UPDATE 5-US House committee probes natgas drilling practice
* Shale gas could make U.S. self-sufficient in gas by 2030
* Some in Congress want to give EPA regulatory authority
* Residents say shale gas pollutes water. Drillers deny it
* EPA says it will study environmental, health impacts (Adds EPA statement)
By Ayesha Rascoe
WASHINGTON, Feb 18 (Reuters) - U.S. lawmakers on Thursday announced an investigation of a drilling method that has allowed companies to tap abundant supplies of natural gas in shale beds but has also generated complaints about polluted drinking water.
Some Congress members want to give the Environmental Protection Agency (EPA) authority to regulate hydraulic fracturing technology.
The U.S. House Energy and Commerce Committee said it was investigating the impact of the technology on the environment and public health, and the EPA said it would start working with Congress to study the matter.
"As we use this technology in more parts of the country on a much larger scale, we must ensure that we are not creating new environmental and public health problems," said committee chairman, Representative Henry Waxman.
"This investigation will help us better understand the potential risks this technology poses to drinking water supplies and the environment, and whether Congress needs to act to minimize those risks," he said.
Hydraulic fracturing, or "fracking," injects a mixture of water, sand and chemicals into rock formations at high pressure to force out oil and natural gas. The practice is used to stimulate production in old wells, but is now also used to tap oil and gas trapped in shale beds across North America.
"There are compelling reasons to believe that hydraulic fracturing may impact ground water and surface water quality in ways that threaten human health and the environment, which demands further study," the EPA said in a statement.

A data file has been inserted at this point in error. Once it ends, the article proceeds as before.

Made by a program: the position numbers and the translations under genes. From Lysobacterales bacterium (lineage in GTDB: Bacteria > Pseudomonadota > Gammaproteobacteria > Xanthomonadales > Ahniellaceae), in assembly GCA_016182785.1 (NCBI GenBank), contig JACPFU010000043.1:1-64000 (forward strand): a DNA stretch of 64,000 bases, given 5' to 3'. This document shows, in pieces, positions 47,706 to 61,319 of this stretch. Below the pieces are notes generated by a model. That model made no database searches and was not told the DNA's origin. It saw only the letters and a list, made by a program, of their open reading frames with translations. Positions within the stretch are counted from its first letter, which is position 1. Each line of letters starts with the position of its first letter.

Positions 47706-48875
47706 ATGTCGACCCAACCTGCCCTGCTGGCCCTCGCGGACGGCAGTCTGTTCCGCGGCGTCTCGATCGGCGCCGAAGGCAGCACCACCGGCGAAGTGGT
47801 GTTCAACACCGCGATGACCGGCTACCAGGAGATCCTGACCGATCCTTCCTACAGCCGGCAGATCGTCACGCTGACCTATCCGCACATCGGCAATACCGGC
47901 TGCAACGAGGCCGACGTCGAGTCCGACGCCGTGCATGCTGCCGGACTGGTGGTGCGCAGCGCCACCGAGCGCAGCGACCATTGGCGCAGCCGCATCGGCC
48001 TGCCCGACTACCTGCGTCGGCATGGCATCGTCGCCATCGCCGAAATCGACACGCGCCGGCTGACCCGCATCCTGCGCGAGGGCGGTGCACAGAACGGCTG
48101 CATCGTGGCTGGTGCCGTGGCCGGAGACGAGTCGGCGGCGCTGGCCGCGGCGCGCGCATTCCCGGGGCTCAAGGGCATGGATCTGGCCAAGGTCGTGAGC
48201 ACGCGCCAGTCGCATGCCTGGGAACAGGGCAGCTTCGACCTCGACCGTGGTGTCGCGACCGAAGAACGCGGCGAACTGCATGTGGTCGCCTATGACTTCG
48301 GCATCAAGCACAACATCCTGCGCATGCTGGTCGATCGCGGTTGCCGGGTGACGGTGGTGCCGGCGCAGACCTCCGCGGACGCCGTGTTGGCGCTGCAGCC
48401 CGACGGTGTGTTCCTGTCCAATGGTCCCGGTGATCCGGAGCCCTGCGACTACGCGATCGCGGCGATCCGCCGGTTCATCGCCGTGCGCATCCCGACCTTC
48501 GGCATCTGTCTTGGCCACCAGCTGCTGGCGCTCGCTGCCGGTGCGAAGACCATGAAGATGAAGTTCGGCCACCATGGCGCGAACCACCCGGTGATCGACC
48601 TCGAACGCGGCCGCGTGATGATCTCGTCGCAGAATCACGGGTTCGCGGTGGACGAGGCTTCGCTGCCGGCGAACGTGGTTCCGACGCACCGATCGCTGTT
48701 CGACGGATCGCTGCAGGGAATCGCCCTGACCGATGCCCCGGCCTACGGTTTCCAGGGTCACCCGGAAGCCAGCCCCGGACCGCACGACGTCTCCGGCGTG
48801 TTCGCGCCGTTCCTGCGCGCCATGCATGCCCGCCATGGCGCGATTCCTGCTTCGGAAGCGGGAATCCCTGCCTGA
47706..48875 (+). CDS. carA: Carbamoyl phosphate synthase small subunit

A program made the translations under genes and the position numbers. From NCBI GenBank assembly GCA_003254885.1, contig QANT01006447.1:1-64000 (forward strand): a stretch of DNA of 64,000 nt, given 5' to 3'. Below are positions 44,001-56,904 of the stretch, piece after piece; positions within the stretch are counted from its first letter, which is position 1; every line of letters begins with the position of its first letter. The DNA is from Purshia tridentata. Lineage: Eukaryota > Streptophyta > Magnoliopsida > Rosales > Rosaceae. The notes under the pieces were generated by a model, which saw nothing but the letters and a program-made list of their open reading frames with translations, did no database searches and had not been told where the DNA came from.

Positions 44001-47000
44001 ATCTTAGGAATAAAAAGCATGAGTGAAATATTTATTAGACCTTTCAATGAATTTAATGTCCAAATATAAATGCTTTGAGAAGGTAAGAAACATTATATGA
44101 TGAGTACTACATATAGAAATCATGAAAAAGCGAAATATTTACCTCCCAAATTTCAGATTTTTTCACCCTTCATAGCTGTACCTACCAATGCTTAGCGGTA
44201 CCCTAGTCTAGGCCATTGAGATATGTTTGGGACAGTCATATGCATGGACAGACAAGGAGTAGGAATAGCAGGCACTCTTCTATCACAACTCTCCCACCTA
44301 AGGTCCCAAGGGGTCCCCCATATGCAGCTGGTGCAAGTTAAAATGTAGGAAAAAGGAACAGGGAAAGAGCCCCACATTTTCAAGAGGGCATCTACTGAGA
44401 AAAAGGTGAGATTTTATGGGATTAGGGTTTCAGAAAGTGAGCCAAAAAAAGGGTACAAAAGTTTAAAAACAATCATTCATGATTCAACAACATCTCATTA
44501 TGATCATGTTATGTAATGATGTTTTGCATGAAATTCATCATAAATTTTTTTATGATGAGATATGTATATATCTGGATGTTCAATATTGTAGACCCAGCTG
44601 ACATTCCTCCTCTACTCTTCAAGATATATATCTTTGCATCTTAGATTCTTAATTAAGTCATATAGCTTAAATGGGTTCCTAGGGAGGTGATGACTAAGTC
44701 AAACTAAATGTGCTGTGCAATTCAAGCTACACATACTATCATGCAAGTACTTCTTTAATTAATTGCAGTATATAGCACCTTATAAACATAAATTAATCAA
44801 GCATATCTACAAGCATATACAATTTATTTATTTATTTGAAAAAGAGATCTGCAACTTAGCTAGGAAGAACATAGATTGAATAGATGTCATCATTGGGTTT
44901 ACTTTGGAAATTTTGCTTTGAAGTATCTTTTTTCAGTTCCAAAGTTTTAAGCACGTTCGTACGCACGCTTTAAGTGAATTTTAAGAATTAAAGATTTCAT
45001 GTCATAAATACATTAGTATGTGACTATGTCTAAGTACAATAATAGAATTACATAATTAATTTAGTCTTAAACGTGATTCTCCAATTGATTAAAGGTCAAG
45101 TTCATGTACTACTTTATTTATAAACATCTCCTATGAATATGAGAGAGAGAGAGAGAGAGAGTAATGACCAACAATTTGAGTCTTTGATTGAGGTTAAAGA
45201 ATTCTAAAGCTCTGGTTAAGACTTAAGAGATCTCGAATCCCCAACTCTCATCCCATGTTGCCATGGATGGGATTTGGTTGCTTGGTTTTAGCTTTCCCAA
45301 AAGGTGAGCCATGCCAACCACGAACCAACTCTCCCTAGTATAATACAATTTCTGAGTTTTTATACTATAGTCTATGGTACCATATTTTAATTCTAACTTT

"To address those concerns and strengthen our clean energy future, a budget has been proposed to fund a comprehensive scientific study of hydraulic fracturing and EPA is working with Congress to start that study as soon as possible."
The committee is seeking information from eight energy companies that use hydraulic fracturing to extract oil and natural gas from unconventional sources, including shale rock.
The companies the committee is requesting information from include Halliburton (HAL.N), BJ Services BJS.N and Schlumberger (SLB.N).
The lawmakers also asked for information from five smaller fracking companies that make up a growing share of the market: Frac Tech Services, Superior Well Services, Universal Well Services, Sanjel Corporation and Calfrac Well Services.
Fracking is essential to shale gas production, which has sharply boosted U.S. gas output.
The Energy Information Administration estimates this resource could make the United States self-sufficient in natural gas supply by 2030. But environmentalists have warned that fracking, without a national safety standard, endangers human health by contaminating ground water.
Environmental Defense Fund expert Scott Anderson said natural gas was important because it emits less greenhouse gases than coal and oil. But he said extraction technology should not hurt health or the environment.
Residents in gas-drilling areas have complained that their well water was discolored or foul-smelling and that children became sick.
Oil and gas companies say the criticisms are unfounded. They say gas drilling is done thousands of feet below ground, much deeper than most water resources, and note that officials have not linked public health problems to hydraulic fracturing.
Energy In Depth, an interest group backed by independent oil and gas operators, said it welcomed the Congressional probe. Executive Director Lee Fuller touted the industry's safety practices.
"To the extent the committee's inquiry into this process helps clear up some of the misconceptions that have come to be associated with it, it's a study we look forward to contributing to," Fuller said in a statement. (Additional reporting by Tom Doggett and Timothy Gardner; Editing by David Gregorio and Richard Chang)
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